LOCATED AT the southern end of the Northern Illawarra’s coastal strip, Thirroul has become a lively and eclectic shopping hub with everything from lingerie shops to fashion boutiques, a surfshop to exclusive gift and homeware stores. There are also a growing number of delis and cafés catering for locals and visitors keen for refreshment after a long day at the beach.
Thirroul’s shopping precincts are separated by a bridge over the railway line. The northern end has two major supermarkets, delis, restaurants, fruit stalls, cafés, kid’s stores, homewares stores and fashion boutiques, amongst other things.
The southern shopping precinct has its own deli, bakery, cafés, homewares store, second-hand fashion store, and Ryan’s pub, which has two of the north’s most popular restaurants as well as a beer garden and bottle shop.
In the centre of the strip (Lawrence Hargrave Drive) is The Beaches Hotel, which acts as a meeting place for locals and visitors and regularly hosts bands on its sunny outdoor patio.
Another major landmark, the historic King’s Theatre, is currently being restored to offer additional shopping and banking facilities, while also retaining a large theatre upstairs.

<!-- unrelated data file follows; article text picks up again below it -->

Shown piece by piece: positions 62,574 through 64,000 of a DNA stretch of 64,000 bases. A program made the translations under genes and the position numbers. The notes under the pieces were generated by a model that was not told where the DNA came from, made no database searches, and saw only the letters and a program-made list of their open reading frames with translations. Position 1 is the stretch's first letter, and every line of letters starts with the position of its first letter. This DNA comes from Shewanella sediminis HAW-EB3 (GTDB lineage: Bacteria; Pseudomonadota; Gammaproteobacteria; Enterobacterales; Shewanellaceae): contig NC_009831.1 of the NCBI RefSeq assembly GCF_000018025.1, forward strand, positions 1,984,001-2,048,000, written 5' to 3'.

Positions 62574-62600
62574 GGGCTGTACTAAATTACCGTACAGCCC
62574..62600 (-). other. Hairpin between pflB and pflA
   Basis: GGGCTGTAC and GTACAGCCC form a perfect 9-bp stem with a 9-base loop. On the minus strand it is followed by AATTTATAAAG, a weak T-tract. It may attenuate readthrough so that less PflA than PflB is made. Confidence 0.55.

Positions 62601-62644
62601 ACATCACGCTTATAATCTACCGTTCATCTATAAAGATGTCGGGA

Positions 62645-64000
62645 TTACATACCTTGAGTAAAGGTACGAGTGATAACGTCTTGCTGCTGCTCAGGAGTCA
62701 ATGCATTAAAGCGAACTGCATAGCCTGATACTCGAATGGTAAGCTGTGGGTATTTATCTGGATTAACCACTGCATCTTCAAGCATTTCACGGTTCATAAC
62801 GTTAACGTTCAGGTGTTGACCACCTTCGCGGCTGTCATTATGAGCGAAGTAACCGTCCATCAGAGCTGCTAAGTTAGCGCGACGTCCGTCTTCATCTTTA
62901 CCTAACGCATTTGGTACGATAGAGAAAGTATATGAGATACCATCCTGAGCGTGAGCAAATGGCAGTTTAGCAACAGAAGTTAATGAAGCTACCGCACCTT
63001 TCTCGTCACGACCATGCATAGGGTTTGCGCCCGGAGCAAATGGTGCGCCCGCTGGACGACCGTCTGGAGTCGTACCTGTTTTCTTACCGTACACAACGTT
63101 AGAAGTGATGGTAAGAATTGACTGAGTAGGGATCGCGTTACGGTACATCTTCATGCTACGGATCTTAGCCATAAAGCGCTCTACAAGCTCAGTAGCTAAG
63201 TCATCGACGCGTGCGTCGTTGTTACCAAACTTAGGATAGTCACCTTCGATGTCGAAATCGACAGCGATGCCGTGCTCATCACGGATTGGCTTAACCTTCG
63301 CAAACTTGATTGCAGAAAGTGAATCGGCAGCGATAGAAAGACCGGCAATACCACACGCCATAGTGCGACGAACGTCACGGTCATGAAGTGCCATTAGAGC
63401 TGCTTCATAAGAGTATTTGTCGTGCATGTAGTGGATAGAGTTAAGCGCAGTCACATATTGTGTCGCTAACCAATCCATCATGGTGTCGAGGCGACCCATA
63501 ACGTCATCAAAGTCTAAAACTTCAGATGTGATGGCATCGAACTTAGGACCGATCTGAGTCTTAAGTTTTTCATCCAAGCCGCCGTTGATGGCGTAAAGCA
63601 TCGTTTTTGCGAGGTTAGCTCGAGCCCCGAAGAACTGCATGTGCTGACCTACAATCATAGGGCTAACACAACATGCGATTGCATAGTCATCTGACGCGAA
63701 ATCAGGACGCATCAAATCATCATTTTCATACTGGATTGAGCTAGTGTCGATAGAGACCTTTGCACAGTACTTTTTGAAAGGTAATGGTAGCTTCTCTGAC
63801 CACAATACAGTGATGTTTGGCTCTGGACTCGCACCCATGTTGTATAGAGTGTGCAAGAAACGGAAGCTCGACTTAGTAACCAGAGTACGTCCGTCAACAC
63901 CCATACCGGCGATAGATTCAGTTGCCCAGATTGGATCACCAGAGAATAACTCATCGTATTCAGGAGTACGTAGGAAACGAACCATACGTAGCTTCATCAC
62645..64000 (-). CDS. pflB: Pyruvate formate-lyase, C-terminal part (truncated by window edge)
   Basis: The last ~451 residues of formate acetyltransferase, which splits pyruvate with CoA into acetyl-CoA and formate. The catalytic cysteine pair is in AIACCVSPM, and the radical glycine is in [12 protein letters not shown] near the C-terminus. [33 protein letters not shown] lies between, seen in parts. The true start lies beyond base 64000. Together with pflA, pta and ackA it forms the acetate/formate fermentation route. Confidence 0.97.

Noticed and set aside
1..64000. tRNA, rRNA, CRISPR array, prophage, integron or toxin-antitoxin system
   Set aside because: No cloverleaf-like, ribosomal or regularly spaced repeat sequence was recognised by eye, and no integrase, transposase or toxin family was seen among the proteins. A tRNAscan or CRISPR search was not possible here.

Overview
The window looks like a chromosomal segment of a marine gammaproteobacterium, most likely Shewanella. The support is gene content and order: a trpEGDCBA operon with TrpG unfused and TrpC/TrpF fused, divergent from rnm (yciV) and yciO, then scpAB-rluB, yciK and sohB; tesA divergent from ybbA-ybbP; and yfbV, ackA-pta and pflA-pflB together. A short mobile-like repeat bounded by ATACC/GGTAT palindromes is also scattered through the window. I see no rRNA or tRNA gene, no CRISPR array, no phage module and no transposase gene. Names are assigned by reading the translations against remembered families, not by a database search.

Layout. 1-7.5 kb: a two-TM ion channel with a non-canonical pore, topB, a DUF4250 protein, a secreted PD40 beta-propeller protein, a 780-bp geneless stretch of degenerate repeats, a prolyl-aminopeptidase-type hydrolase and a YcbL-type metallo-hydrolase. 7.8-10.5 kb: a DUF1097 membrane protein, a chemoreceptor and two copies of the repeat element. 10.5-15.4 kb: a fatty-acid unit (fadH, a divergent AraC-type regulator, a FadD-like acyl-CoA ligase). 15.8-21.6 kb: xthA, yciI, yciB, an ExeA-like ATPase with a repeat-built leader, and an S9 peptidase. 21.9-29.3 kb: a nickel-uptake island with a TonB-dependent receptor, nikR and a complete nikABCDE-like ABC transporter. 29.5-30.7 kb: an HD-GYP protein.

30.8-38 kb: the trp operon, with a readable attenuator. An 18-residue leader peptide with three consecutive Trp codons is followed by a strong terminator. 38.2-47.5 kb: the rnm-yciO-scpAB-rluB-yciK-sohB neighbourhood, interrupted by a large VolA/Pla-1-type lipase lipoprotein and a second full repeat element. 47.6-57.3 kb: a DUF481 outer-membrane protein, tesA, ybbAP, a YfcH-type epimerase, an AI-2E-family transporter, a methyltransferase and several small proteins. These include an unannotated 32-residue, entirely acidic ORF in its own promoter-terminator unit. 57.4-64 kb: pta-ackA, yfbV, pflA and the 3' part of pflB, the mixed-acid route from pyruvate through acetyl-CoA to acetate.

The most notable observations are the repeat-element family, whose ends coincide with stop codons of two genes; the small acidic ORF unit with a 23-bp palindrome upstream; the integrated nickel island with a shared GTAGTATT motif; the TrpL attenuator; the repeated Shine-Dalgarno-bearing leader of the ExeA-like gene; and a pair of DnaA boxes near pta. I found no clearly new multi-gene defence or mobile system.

Thirroul has a strong arts community, and can trace its artistic heritage dates back to the days when D.H. Lawrence lived in the village and wrote his renowned novel, Kangaroo (circa 1922). Thhome overlooks the ocean and remains an early example of an Australian bungalow.
Today, local artists regularly open their studios to visitors, while the hugely popular Thirroul Seaside and Arts Festival exposes their work to the broader community.
With so much to see, people sometimes forget that Thirroul also has a long, lovely beach and an Olympic-sized swimming pool that offers refuge from the surf.
Thirroul’s annual Seaside & Arts Festival
Held in early April, Thirroul’s annual, community-based Seaside & Arts Festival is subtitled “The Family Festival of Visual and Performing Arts”.
The festival not only celebrates the talents of local artists, but aims to bring the community together with a range of family focused events.
In 2005, the festival attracted 300 artists - working in a variety of mediums from traditional painting to contemporary woodwork - and 700 performers.
Key features include a free Artist’s Trail, which takes visitors into the homes and studios of local artists. Other key events include the Exhibition Walk, Art-in-the- Shops and Sculpture-on-the-Shore.
The festival also attracts a wide range of stall-holders and has a fairground atmosphere.